Capital Punishment and Sentencing

Currently, forty jurisdictions (thirty-eight states, the federal government, and the military) authorize capital punishment. Although the U. S. Supreme Court has found there to be some constitutional restrictions on the imposition of the death penalty, it has yet to find that the punishment itself is cruel and unusual. In 1972, the Supreme Court effectively overturned all then-existing capital statutes when it held in Furman v. Georgia that such statutes must ensure that the death penalty will not be imposed in an ‘‘arbitrary and capricious’’ manner.

In the aftermath of the Furman decision, thirty-five states drafted new death penalty statutes. The statutes that the Supreme Court upheld as complying with the Eighth Amendment included those with the following characteristics: separating the guilt/innocence phase from the sentencing phase of the trial; limiting the types of crimes that would qualify for capital punishment; creating specific aggravating factors, at least one of which must be found to exist before a jury can even consider the death penalty; specialized appellate review of death sentences; requiring that juries weigh aggravating and mitigating factors in determining whether a death sentence is appropriate. The Supreme Court struck down statutes mandating a death sentence for specific crimes, ruling that such statutes violate the Eighth Amendment because they do not allow for an individualized determination of sentence.

Although the specific death penalty sentencing procedures vary by jurisdiction, every state currently has what is referred to as a ‘‘bifurcated’’ trial procedure. In these proceedings, the jury first determines whether the defendant is guilty or not guilty of the offense of capital murder. Then, if a verdict of guilty is returned, the jury determines the defendant’s sentence, which, in most jurisdictions, includes a choice between life without the possibility of parole and death. The sentencing phase of a capital trial shares many of the same characteristics as the guilt/innocence phase. For example, double jeopardy provisions have been deemed to apply to a jury ‘‘verdict’’ of life imprisonment, and the defendant is entitled to have a jury determine the existence of aggravating factors. Special rules also apply with respect to selection of jurors for capital cases, a process referred to as ‘‘death qualification.’’ This process seeks to eliminate those jurors who would be unable to consider both life and death as potential sentences.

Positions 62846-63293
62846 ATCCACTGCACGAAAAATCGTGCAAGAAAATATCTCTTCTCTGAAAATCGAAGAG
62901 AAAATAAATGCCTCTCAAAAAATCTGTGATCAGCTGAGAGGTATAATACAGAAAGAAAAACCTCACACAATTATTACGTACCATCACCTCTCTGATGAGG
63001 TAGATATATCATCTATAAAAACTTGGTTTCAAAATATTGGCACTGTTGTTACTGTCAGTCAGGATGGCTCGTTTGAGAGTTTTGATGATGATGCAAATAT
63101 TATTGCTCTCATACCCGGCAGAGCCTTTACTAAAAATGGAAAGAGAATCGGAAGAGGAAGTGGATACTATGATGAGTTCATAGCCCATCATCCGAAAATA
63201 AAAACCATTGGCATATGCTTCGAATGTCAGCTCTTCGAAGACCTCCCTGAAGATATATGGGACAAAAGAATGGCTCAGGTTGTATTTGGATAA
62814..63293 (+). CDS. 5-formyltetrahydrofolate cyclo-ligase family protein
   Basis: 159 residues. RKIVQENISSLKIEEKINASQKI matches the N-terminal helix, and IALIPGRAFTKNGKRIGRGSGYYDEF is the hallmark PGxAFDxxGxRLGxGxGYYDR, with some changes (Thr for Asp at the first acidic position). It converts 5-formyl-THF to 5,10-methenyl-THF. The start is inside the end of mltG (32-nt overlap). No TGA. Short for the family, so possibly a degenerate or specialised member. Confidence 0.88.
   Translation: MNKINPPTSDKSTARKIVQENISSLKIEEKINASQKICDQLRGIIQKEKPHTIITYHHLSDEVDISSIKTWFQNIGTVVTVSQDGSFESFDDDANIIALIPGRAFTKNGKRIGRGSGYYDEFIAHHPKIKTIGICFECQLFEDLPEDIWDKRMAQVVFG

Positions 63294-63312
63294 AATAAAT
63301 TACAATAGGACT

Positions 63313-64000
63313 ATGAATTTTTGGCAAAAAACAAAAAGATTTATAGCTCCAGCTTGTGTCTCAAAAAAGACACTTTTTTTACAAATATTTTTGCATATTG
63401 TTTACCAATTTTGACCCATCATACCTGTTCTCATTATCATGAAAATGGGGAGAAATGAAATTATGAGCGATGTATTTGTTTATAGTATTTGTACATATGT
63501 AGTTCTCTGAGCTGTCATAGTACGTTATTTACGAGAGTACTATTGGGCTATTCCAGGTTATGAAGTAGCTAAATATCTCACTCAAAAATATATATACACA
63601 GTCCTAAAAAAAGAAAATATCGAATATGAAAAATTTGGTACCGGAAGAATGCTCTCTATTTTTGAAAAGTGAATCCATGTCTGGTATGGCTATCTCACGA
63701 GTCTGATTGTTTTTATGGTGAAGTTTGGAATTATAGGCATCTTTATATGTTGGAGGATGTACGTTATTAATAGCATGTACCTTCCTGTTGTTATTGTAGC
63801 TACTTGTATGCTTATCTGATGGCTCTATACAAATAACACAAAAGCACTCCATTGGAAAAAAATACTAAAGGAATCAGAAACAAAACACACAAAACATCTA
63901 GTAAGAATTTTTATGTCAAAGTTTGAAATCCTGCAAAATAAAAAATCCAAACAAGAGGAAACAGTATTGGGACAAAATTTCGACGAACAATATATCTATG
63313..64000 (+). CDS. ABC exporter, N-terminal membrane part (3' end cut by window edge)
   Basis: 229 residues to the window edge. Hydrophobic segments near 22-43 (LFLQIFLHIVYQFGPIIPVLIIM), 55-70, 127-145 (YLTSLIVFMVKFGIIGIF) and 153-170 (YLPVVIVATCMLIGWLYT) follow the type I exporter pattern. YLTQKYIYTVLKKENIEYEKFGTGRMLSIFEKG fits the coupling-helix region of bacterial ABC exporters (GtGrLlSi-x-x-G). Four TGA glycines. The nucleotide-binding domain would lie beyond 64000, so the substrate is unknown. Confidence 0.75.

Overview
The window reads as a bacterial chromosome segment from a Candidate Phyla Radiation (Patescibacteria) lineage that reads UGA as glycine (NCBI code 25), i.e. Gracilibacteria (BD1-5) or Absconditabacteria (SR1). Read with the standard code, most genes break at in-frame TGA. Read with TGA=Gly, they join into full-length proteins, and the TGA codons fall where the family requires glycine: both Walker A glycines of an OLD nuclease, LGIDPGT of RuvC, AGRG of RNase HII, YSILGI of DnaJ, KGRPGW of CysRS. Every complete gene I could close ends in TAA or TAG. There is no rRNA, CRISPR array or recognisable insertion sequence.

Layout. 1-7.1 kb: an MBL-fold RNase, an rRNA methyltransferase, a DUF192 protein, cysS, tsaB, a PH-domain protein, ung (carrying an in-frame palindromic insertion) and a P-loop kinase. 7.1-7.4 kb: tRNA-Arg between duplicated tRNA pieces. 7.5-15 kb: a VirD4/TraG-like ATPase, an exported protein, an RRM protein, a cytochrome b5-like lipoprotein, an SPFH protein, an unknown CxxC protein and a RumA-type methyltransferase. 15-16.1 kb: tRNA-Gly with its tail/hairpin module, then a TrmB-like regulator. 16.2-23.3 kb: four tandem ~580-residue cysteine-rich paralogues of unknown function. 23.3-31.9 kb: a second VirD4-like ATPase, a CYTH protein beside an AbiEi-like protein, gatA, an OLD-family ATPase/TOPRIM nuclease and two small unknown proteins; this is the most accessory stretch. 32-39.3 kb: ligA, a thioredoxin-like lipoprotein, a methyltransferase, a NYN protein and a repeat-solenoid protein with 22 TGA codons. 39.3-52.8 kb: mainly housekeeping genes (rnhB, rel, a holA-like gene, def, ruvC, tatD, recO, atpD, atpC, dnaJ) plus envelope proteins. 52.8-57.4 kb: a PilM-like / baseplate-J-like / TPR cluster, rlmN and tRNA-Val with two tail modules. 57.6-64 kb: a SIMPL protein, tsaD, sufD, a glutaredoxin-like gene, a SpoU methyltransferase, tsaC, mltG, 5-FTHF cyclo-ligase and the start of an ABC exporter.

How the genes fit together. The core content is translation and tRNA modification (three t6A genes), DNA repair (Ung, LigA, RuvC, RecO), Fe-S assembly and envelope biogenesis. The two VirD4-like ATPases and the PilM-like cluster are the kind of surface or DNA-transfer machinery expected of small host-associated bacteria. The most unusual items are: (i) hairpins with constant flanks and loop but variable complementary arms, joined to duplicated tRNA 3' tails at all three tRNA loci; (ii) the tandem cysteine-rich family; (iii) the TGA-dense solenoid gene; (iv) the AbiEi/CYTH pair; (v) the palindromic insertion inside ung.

Although capital sentencing statutes also vary by jurisdiction, they all essentially involve, in some form, a weighing of mitigating factors against aggravating factors. Generally, if the aggravating factors outweigh the mitigating factors, the jury may return a verdict of death, although it is not always required. Common aggravating factors include the manner in which the killing is committed, any future danger that the defendant may pose, and the status of the victim. Common mitigating circumstances include the age of the defendant at the time the crime was committed, the relative role that the defendant played in the killing, mental health issues suffered by the defendant, lack of prior criminal record, and the defendant’s personal background.

JUDITH M. BARGER

References and Further Reading

  • Carter, Linda E., and Ellen Krietzberg. Understanding Capital Punishment Law, LexisNexis Publishing, 2004. 
  • Furman v. Georgia, 408 U.S. 238 (1972) 
  • Gregg v. Georgia, 428 U.S. 153 (1976) 
  • Proffitt v. Florida, 428 U.S. 242 (1976) 
  • Jurek v. Texas, 429 U.S. 262 (1976)

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